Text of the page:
I take my dishes in a wonderful casserole carrier that my mom bought years ago at a church bazaar. When she was widowed, she lived near us and ate supper with us almost every night, always bringing a dish in the carrier. A friend said she could make a pattern from mine and copy it--and she made several. I bought them as gifts. But recently Terry Moon saw the title of my food blog and wrote me about her handmade gift ideas. She sells insulated casserole carriers, trivets, pot holder, and skillet handle coveers made of designer fabric. Check them out at I think casserole carriers are one of the greatest things invented since sliced bread.
Here's the recipe for Christian's green beans--I call them that because my son-in-law, not an avid vegetable eater,  loves them. I warned him he would have to share. He didn't realize I was joking and said solemnly, "Oh, I will." You never know how many people will be there, so I took enough for Cox's army and suspect they had lots of leftovers. I used three large cans of green beans last night, but usually only use one--and if it's just the four of us (including Christian) I often don't have leftovers.

Christian’s Green Beans
3 slices bacon, cooked and crumbled, grease saved
3 scallions, chopped
Vinegar to taste
1 28-oz. can green beans, drained
Fry bacon crisp and remove from the skillet to drain on paper towels. Leave enough grease in the skillet to sauté scallions. Pour in vinegar to taste, and add drained green beans. Crumble the bacon over the beans. Serve hot.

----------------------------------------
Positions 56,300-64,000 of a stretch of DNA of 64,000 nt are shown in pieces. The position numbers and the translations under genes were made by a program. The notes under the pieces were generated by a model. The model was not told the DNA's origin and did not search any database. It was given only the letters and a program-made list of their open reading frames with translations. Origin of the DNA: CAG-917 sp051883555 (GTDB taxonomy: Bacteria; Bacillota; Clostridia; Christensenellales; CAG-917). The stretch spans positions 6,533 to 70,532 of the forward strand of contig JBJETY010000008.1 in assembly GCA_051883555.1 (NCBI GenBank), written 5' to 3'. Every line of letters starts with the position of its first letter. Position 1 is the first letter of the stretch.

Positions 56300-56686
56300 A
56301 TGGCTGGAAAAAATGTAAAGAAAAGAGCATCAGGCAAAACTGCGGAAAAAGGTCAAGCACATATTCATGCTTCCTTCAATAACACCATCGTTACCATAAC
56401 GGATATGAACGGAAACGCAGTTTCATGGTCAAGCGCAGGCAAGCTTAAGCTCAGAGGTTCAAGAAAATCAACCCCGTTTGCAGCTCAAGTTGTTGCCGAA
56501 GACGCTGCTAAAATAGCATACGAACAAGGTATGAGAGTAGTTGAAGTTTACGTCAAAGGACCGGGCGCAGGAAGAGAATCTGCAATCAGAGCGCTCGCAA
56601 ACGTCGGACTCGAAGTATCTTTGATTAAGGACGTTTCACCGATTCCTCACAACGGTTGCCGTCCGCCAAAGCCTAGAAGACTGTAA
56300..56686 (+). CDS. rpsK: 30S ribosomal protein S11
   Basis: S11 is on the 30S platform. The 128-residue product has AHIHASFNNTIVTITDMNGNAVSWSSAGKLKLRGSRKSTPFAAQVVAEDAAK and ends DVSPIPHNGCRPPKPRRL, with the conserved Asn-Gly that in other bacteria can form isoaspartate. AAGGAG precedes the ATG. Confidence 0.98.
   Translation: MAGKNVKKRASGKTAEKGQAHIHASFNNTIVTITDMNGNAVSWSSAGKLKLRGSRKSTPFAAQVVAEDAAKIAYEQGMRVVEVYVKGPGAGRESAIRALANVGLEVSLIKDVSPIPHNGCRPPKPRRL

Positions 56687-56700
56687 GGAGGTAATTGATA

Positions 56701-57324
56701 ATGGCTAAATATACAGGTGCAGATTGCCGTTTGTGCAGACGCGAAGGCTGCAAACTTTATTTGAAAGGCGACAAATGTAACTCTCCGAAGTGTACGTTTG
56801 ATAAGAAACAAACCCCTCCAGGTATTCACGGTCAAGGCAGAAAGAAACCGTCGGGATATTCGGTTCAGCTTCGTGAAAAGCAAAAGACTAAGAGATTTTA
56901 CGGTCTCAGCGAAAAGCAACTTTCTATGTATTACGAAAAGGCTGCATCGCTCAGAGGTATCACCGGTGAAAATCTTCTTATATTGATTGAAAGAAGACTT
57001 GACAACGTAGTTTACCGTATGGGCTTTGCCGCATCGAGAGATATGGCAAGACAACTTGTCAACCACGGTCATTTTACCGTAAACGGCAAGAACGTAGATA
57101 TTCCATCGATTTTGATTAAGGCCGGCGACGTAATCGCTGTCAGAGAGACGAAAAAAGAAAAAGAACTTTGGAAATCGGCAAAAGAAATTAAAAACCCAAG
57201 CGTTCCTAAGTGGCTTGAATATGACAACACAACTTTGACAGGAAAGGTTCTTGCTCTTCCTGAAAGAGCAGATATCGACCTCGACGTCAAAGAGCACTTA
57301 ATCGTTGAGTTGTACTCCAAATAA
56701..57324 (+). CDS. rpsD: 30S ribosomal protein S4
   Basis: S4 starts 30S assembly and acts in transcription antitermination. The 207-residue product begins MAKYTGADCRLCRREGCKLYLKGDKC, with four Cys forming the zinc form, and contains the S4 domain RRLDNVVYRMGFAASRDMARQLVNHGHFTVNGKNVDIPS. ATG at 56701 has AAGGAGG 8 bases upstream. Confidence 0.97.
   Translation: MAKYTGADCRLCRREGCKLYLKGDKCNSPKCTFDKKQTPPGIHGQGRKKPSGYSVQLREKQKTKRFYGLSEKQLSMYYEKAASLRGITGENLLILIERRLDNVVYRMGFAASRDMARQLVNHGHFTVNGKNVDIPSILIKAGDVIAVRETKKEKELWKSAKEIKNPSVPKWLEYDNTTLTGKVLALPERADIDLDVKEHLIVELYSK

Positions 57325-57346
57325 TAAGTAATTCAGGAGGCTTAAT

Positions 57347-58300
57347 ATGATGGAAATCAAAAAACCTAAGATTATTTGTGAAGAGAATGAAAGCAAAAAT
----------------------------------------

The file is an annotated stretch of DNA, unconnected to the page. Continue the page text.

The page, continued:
Thursday, July 19, 2012

Persian Bejeweled Rice

I’ve made a study of Persian cuisine for a couple of decades now, ever since marrying my Iranian-born husband. Right from the start, the unique qualities of Iranian cooking delighted me: stews that pair fruit and meat with vegetables; fresh herbs that perfume rice dishes or are served like salad at the table, unadorned by dressing; the fragrance of cinnamon in savory dishes, rosewater in desserts, and saffron in nearly everything. Like an oriental carpet, Persian cuisine is intricate, sophisticated, and a feast of color for the eyes.

 Rice lies at the heart of a Persian meal, and a cook’s skill is judged by the quality of her polo. The texture should be fluffy not sticky, with each grain lying separated from its sisters. The crispy layer at the bottom of the pot, known as tadiq, must be golden, not too dark and not too pale, crunchy without being oily.

 It was my good fortune to marry into a family of excellent cooks, and over the years they’ve shared their secrets with me. Each one has her own way of preparing Persian specialties, and each one is convinced her method is the best—this is not a family of shrinking violets. Over the years, I’ve collected tips and techniques from Iranian friends and relatives and come up with my own versions.